Wintry roads may impact students’ drives home Jacob Elliott dn With the current weather trends, driving home for winter break could be a challenge. Almost 12,000 University of Nebraska–Lincoln students are from Nebraska but live outside of Lancaster County. And about 3,000 domestic students live outside of Nebraska. Al Dutcher, a climatologist at UNL’s Nebraska State Climate Office, said there has been a lot of arctic air causing cold winter outbreaks with snow. “Any time it blows, it can cause a bit of melting,” Dutcher said. “And at this temperature, a bit of moisture on the roadways can create challenging conditions.” Dutcher said long snowfall periods can cause issues when it compresses and melts. And there’s always the threat of black ice. “It can be difficult to know that this ice exists, and it can be very slippery,” he said. “There may be no evidence of snow, and headlights might not pick up the ice. Typically, if you have a lot of frost, it can layer on intersections in the road.” Out of more than 30,000 car crashes in 2012, 1,859 occurred when Nebraska roads were icy or snowy, according to the Nebraska Office of Highway Safety. But Fred E. Zwonechek, administrator of the Nebraska Office of Highway Safety, said not to worry. “People typically get used to the weather and then begin to drive safer,” Zwonechek said.
winter driving tips • Reduce your speed and proceed with extreme caution. You can be pulled over for going the speed limit if police believe you are a danger to yourself or others. • Increase your following distance, because ice can cause you to slide. • Keep your windows clear. If you can’t see, you can’t drive. • Make speed and directional changes gradually. An object in motions stays in motion, especially if you can’t brake. • Don’t use cruise control. You should be alert and not cruising along nonchalantly. • Keep in mind what type of brakes you have. Without anti-lock brakes, you will need to pump the breaks in order to slow down. If you do have antilock brakes, simply press down firmly on the brake. • Keep in mind it’s unlawful to follow a snowplow, truck or other government snow-removing vehicle closer than 100 feet. However, if conditions and safety allow it, you can pass them. • Drive with your headlights on, especially if conditions are especially cloudy or dark. People need to know where you are. • Check your local weather channel. If you don’t know that the roads will be icy, you’ll be in for a bad surprise. Source: Nebraska Department of Roads, Department of Motor Vehicles Driver’s Manual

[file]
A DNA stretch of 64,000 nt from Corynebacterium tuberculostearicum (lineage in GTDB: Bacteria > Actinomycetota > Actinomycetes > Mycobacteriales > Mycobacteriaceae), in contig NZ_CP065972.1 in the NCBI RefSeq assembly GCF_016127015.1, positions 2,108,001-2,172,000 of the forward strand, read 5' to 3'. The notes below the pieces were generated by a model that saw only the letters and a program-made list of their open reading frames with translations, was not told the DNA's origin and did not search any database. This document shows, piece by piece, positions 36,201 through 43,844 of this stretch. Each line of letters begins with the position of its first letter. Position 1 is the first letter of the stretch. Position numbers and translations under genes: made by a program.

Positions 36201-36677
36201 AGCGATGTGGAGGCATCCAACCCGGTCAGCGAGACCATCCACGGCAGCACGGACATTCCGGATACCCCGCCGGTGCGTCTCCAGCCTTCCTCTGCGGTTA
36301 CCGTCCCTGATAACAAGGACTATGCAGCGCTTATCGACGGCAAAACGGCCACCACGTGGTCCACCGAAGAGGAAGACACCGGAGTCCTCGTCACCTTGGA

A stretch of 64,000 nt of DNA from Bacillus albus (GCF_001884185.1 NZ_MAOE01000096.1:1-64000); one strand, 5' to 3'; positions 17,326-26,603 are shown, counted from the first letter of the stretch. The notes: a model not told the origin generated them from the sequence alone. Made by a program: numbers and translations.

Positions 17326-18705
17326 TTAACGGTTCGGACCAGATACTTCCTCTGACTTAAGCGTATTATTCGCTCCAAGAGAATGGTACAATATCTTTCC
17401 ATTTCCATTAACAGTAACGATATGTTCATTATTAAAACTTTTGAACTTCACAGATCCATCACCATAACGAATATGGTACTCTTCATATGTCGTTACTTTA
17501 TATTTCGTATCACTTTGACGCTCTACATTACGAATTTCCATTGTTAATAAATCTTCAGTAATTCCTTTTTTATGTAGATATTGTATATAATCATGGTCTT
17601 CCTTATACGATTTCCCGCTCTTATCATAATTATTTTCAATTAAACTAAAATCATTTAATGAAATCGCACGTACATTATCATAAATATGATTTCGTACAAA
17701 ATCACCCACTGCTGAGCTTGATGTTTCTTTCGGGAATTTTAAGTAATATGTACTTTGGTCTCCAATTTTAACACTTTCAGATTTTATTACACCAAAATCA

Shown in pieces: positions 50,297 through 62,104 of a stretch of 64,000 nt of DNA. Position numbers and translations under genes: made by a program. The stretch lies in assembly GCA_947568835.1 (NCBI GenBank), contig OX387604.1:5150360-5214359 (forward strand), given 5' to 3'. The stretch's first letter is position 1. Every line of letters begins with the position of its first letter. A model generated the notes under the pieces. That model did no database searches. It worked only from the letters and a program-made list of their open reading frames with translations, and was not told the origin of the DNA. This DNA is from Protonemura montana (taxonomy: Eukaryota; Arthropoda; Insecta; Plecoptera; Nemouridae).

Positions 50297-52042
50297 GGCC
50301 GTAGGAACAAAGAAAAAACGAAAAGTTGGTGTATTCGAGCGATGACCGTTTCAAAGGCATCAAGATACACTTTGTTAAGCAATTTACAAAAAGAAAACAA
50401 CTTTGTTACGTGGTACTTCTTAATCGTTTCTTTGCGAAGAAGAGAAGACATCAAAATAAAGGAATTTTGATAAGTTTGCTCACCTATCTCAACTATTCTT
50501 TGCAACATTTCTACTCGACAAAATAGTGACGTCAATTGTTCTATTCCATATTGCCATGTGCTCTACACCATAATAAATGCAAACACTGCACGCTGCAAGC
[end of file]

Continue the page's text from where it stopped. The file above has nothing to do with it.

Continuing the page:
“When the first snowfall comes, the first crashes come. Then it lowers as people adjust. It is important to slow down, be alert and
to pay attention to the weather.” news@ dailynebraskan.com
Police respond to belated report of sexual assault
UNLPD received a call on Saturday reporting sexual assault of a non-UNL student. The assault, which was reported to have occurred earlier that morning at the Courtyard Marriott, is still under investigation.
UNL student reports robbery
Police were dispatched to The Village apartments on Dec. 6 after receiving a report of a robbery from
ranking: from 1 Maybe the weather keeps us from being number one.” Harvey perlman unl chancellor
workforce working in a creative field, resulting in a rank of 17 of 20. The degree attainment refers to Lincoln’s brain drain. Thirty-eight percent of 25- to 34-year-olds in Lincoln have a bachelor ’s degree or higher, giving the city a score of 15 of 20. The city accessibility measured the percent of workers 16 and older who commute via public transportation, bike or walk; Lincoln ranked 14 of 20, at 5.6 percent. Perlman did mention why he thinks Lincoln remains at No. 6. “Maybe the weather keeps us from being number one,” Perlman wrote. news@ dailynebraskan.com
a UNL student. The student said her boyfriend had pushed her into furniture in her room in the apartment before he took off with her cell phone. The incident had stemmed from the student not letting her boyfriend use her vehicle, she said. The boyfriend had left the area by the time police arrived and police couldn’t locate him. A broadcast was issued with the boyfriend’s description, and police are still making efforts to contact him.
Lincoln man cited for taking UNLPD bait bike
A Lincoln man was stopped by UNLPD after stealing a UNLPD bait bike. Christopher Spahn, 30, was found on the west side of Richards Hall on campus after police had been alerted by the bike’s GPS system. Before Spahn took the bike, a camera recorded video of Spahn looking at bikes in the area. Spahn told police he found the bike laying on the sidewalk but couldn’t remember where, and said he wanted to get home faster. Police wouldn’t comment on the original location of the bike or camera. Spahn was cited for theft by unlawful taking and was released.